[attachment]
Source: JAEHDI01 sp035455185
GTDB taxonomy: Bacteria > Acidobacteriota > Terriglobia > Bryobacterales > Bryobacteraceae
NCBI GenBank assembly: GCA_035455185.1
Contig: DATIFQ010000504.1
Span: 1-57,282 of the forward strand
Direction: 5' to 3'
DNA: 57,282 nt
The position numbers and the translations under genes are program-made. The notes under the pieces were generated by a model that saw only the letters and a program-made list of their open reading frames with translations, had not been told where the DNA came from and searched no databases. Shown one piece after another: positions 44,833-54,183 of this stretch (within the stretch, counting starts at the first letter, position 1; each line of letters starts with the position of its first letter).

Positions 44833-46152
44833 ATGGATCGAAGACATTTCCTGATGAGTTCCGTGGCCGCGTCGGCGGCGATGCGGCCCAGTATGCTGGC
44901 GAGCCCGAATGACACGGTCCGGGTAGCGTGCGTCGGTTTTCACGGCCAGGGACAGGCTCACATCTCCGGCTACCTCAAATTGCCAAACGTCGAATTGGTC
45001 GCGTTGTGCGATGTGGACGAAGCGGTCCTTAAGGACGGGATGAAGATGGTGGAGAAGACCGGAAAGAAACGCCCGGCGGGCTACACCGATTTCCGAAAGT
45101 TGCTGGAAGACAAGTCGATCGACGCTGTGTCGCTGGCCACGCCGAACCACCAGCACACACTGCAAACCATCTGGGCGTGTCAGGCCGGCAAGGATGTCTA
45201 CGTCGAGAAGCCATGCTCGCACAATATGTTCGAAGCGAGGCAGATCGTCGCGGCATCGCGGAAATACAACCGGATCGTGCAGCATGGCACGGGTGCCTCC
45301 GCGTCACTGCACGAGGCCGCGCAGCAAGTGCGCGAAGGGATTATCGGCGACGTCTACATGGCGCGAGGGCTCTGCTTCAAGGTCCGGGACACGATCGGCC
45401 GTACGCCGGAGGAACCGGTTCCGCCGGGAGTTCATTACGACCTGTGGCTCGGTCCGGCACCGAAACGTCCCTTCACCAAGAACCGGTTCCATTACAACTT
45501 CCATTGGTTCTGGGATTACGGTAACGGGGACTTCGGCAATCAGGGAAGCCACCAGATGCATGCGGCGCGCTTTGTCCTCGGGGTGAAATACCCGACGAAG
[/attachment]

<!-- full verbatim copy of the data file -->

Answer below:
Source: JAEHDI01 sp035455185
GTDB taxonomy: Bacteria > Acidobacteriota > Terriglobia > Bryobacterales > Bryobacteraceae
NCBI GenBank assembly: GCA_035455185.1
Contig: DATIFQ010000504.1
Span: 1-57,282 of the forward strand
Direction: 5' to 3'
DNA: 57,282 nt
The position numbers and the translations under genes are program-made. The notes under the pieces were generated by a model that saw only the letters and a program-made list of their open reading frames with translations, had not been told where the DNA came from and searched no databases. Shown one piece after another: positions 44,833-54,183 of this stretch (within the stretch, counting starts at the first letter, position 1; each line of letters starts with the position of its first letter).

Positions 44833-46152
44833 ATGGATCGAAGACATTTCCTGATGAGTTCCGTGGCCGCGTCGGCGGCGATGCGGCCCAGTATGCTGGC
44901 GAGCCCGAATGACACGGTCCGGGTAGCGTGCGTCGGTTTTCACGGCCAGGGACAGGCTCACATCTCCGGCTACCTCAAATTGCCAAACGTCGAATTGGTC
45001 GCGTTGTGCGATGTGGACGAAGCGGTCCTTAAGGACGGGATGAAGATGGTGGAGAAGACCGGAAAGAAACGCCCGGCGGGCTACACCGATTTCCGAAAGT
45101 TGCTGGAAGACAAGTCGATCGACGCTGTGTCGCTGGCCACGCCGAACCACCAGCACACACTGCAAACCATCTGGGCGTGTCAGGCCGGCAAGGATGTCTA
45201 CGTCGAGAAGCCATGCTCGCACAATATGTTCGAAGCGAGGCAGATCGTCGCGGCATCGCGGAAATACAACCGGATCGTGCAGCATGGCACGGGTGCCTCC
45301 GCGTCACTGCACGAGGCCGCGCAGCAAGTGCGCGAAGGGATTATCGGCGACGTCTACATGGCGCGAGGGCTCTGCTTCAAGGTCCGGGACACGATCGGCC
45401 GTACGCCGGAGGAACCGGTTCCGCCGGGAGTTCATTACGACCTGTGGCTCGGTCCGGCACCGAAACGTCCCTTCACCAAGAACCGGTTCCATTACAACTT
45501 CCATTGGTTCTGGGATTACGGTAACGGGGACTTCGGCAATCAGGGAAGCCACCAGATGCATGCGGCGCGCTTTGTCCTCGGGGTGAAATACCCGACGAAG